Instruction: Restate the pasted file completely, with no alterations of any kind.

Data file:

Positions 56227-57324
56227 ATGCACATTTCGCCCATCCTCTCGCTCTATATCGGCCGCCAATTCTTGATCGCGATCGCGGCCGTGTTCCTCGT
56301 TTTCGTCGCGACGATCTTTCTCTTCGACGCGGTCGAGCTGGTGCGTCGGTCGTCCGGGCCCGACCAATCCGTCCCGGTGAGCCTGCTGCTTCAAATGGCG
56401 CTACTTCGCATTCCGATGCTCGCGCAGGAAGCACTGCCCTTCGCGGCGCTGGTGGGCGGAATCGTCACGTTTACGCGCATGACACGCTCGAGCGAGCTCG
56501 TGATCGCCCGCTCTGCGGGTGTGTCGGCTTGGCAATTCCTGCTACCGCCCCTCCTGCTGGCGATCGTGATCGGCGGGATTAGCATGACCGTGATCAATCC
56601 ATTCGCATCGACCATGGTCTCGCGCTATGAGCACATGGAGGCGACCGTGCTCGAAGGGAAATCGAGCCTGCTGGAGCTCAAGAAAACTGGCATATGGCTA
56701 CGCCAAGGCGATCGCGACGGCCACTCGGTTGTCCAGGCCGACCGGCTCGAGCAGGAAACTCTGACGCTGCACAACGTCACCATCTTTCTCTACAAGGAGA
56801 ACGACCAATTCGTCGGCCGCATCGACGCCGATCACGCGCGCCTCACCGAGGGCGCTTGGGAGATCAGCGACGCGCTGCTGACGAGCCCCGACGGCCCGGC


Positions 56227-57324
56227 ATGCACATTTCGCCCATCCTCTCGCTCTATATCGGCCGCCAATTCTTGATCGCGATCGCGGCCGTGTTCCTCGT
56301 TTTCGTCGCGACGATCTTTCTCTTCGACGCGGTCGAGCTGGTGCGTCGGTCGTCCGGGCCCGACCAATCCGTCCCGGTGAGCCTGCTGCTTCAAATGGCG
56401 CTACTTCGCATTCCGATGCTCGCGCAGGAAGCACTGCCCTTCGCGGCGCTGGTGGGCGGAATCGTCACGTTTACGCGCATGACACGCTCGAGCGAGCTCG
56501 TGATCGCCCGCTCTGCGGGTGTGTCGGCTTGGCAATTCCTGCTACCGCCCCTCCTGCTGGCGATCGTGATCGGCGGGATTAGCATGACCGTGATCAATCC
56601 ATTCGCATCGACCATGGTCTCGCGCTATGAGCACATGGAGGCGACCGTGCTCGAAGGGAAATCGAGCCTGCTGGAGCTCAAGAAAACTGGCATATGGCTA
56701 CGCCAAGGCGATCGCGACGGCCACTCGGTTGTCCAGGCCGACCGGCTCGAGCAGGAAACTCTGACGCTGCACAACGTCACCATCTTTCTCTACAAGGAGA
56801 ACGACCAATTCGTCGGCCGCATCGACGCCGATCACGCGCGCCTCACCGAGGGCGCTTGGGAGATCAGCGACGCGCTGCTGACGAGCCCCGACGGCCCGGC